|Conservation and reconstruction of the catacombs|
|Orderer||The Nature Preservation and National Parks Authority|
Jacques Neguer - Conservation Guidance|
Arch. Ram Shoeff
Meir (Mark) Avrahami
There is a large Jewish cemetery in the Beth She’arim National Park that reached its height in the fourth century, C.E., and in it are rock hewn catacombs that branch out into large chambers and voids deep in the earth. These burial complexes were decorated with wall relieves and carved Jewish symbols and motifs taken from daily life. The aim of the work there is to physically rehabilitate the catacombs and restore the inscriptions and decorations that have been damaged by time and wanton acts of vandalism on the part of visitors.
Examinations and research into the weathering factors that are characteristic of the catacombs at the site have made it possible to define a basic plan of operation that is intended to provide a long term answer to the problems that were identified. The work undertaken in each catacomb is being implemented according to this plan.
Inventory Survey. Examining the physical elements in the catacombs: entrance, halls, walls, niches, ceiling and floor. A survey was also conducted of the artistic elements that decorate the catacomb and the results of the survey were compared with the descriptions in the excavation reports that were compiled in 1963-1968. The conservation problems were identified and mapped: cracks, disintegration, collapse, the penetration of roots, water percolation and damage having resulted from microbiological activity such as lichen and patina.
Engineering Survey. The stability of the architectural components in the catacombs was examined and hazardous areas were identified. Precision instrumentation was installed in the catacombs for the purpose of measuring the growth of cracks over the long term.
Biological and Microbiological Survey and a Survey of Microorganisms. A prevalent conservation problem in subterranean voids is damage caused by the growth of tree roots into the chambers. The penetration of roots causes cracks and the disintegration and weakening of the chamber. The trees that grow in the region of Beth She’arim were mapped, the growth of their roots was described and the damage caused as a result of it was recorded.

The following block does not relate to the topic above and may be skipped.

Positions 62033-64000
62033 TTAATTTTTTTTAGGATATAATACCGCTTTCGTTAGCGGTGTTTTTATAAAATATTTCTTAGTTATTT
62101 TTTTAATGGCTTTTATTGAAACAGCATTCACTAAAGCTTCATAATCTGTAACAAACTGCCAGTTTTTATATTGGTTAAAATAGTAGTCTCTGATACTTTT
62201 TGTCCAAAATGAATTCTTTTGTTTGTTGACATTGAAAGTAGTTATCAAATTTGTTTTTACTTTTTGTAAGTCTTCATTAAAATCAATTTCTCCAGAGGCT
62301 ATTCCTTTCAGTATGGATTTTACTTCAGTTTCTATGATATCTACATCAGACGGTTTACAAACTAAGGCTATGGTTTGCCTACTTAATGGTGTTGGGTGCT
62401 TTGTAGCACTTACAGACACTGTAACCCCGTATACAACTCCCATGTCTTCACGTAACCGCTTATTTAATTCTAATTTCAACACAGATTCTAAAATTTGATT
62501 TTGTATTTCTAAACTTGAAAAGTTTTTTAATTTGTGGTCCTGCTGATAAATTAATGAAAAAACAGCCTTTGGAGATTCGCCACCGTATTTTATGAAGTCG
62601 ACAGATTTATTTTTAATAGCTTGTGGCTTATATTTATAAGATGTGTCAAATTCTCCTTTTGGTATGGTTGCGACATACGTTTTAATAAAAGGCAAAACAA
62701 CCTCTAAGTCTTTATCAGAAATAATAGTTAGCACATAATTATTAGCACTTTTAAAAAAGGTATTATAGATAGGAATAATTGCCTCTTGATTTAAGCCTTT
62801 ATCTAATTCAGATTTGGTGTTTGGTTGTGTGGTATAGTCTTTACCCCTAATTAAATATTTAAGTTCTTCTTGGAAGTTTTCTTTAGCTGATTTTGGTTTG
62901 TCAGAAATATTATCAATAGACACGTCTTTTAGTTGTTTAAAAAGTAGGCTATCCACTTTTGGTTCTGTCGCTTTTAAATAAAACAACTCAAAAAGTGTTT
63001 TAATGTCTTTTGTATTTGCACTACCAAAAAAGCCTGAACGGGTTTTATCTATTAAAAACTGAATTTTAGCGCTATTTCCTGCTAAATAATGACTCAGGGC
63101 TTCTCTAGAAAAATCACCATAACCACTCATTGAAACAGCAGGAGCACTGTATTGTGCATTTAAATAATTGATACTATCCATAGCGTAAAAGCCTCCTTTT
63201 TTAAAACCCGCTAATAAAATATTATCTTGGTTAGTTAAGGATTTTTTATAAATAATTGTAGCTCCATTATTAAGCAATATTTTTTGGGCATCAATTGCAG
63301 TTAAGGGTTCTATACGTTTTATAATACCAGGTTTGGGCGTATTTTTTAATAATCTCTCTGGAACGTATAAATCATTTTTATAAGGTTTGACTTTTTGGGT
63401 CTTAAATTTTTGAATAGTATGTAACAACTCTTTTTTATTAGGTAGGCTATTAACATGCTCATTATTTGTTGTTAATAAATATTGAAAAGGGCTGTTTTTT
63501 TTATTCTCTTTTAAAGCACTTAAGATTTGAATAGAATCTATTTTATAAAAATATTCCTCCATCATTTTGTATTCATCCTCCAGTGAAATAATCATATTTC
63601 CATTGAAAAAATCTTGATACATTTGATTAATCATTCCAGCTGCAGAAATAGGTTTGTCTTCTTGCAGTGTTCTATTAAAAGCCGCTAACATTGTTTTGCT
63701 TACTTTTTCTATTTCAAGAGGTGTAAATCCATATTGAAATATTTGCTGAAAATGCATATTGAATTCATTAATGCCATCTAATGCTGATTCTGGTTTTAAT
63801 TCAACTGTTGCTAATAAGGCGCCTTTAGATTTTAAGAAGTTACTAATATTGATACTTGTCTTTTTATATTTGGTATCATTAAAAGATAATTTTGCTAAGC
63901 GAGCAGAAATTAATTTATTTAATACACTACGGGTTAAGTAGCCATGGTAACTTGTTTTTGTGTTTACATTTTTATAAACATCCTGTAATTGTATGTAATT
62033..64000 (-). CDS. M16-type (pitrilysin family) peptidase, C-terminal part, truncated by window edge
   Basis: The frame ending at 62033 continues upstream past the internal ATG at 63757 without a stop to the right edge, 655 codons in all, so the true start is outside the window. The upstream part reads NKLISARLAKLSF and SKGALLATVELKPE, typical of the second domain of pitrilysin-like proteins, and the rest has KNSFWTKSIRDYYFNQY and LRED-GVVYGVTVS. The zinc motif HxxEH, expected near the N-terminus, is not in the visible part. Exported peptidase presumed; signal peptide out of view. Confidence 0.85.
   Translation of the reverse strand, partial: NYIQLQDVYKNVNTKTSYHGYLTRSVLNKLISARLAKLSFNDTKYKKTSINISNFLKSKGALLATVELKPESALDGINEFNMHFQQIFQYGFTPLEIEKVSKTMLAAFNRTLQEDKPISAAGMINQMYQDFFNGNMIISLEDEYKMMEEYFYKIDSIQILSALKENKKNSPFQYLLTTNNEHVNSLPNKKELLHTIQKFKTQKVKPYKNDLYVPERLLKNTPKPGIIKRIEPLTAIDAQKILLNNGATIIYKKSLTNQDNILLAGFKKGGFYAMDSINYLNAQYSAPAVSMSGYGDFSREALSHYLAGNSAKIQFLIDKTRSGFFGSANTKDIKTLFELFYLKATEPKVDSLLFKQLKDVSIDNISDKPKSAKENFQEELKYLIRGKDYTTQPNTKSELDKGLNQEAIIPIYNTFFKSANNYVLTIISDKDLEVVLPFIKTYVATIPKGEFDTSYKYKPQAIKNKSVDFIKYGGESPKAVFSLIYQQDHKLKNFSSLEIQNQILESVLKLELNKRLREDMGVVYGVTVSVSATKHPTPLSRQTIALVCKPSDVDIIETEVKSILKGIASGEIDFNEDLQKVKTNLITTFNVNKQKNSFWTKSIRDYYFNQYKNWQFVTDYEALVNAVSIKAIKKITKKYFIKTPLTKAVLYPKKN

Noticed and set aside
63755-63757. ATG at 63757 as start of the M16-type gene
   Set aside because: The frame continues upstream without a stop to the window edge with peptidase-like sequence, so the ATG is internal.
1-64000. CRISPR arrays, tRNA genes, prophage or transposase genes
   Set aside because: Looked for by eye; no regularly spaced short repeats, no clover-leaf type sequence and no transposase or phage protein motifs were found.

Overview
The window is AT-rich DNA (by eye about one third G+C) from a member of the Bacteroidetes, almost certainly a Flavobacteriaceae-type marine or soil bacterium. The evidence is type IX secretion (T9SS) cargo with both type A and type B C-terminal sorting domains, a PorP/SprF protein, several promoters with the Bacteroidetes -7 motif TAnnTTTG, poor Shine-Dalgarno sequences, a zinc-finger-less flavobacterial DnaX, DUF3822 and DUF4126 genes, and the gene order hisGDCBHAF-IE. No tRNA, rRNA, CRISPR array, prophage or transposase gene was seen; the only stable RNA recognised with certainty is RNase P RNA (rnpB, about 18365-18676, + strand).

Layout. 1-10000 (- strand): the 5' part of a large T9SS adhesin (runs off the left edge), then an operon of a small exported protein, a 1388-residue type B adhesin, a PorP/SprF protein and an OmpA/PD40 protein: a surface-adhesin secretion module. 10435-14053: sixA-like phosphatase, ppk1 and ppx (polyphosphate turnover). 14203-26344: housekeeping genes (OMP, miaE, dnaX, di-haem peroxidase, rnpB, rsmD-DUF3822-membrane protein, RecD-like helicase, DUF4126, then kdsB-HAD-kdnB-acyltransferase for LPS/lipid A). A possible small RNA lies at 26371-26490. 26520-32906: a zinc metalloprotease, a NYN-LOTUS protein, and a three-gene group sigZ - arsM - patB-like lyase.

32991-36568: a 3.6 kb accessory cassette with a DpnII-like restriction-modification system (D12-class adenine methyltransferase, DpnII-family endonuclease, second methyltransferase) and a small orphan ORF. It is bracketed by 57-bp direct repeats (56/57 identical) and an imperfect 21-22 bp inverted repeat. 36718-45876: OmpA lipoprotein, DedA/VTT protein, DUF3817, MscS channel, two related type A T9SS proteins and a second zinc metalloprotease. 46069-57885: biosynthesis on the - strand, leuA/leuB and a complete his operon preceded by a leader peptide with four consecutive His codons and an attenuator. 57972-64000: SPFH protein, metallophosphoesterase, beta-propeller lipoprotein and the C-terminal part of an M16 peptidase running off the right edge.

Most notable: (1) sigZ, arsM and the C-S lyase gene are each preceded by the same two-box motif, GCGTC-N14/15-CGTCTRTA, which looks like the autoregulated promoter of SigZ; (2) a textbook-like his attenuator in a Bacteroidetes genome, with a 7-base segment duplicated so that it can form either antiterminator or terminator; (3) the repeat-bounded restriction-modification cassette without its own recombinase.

An examination was conducted at the laboratories of the Volcani Institute during which all of the kinds of microorganisms growing in the catacombs in Beth She’arim were identified, and their habitats were defined. In light of the results of this examination recommendations were formulated for controlling the environmental conditions by means of appropriate ventilation and the limitation in the amount of light in the catacombs.
Architectural Survey. Architect Ram Shoaf performed the survey in Catacombs 3 and 4. An architectural-environmental analysis of the complexes gave rise to recommendations regarding architectural intervention so as to prepare these catacombs for visits by the public which would include safety arrangements, accessibility and specific solutions to problems incurred by the movement of visitors.
Conservation Intervention: a pilot program in Catacombs 3 and 4.
The conservation work in the burial complexes was determined in accordance with the research and operating recommendations that were formulated. The proposed solutions will be implemented and their suitability to the conditions of the area is being tested.
The measures that have been taken:
· Stabilizing the entrance to the catacombs.
· Filling in cracks.
· Microbiological pest control.
· Stabilization and restoration of artistic elements: reliefs, polychrome inscriptions, carved inscriptions and drawings.
Preserving the Candelabra Decorations. Many of the wall decorations in the catacombs are in the form of a seven-branch candelabrum (menorah), which subsequently became the symbol of the State of Israel. In 2004 former Speaker of the Knesset, Reuben Rivlin, MK, decided (following a tour of Beth She’arim by Knesset members) that the site of Beth She’arim, where the symbol of the menorah appears so many times, deserves special treatment. Thus a special budget was allocated for the conservation of the seven-branch candelabrum wall decorations. The candelabra were cleaned, preserved and restored.
The largest candelabrum relief at Beth She’arim is located in Catacomb 20 (measuring 1.90 m high, 1.25 m wide). The relief was damaged by both time and vandalism – the surface of the bedrock was defaced, the foot of the candelabrum was broken and the relief was covered with patina. The conservation measures that were taken to preserve and restore the candelabrum included spraying an herbicide to prevent the spread of the patina; the delicate cleaning of the surface of the relief; and the reconstruction of the candelabrum’s missing pieces of plaster while maintaining a clear line that distinguishes the original plaster work from the restoration.
The conservation work in the catacombs at Beth She’arim is being carried out over the course of several years, during which the weathering processes and damage at the site are being monitored. In the coming years other catacombs will be treated, as well as prepared for visits by the public.
To view the figures, click on the figure caption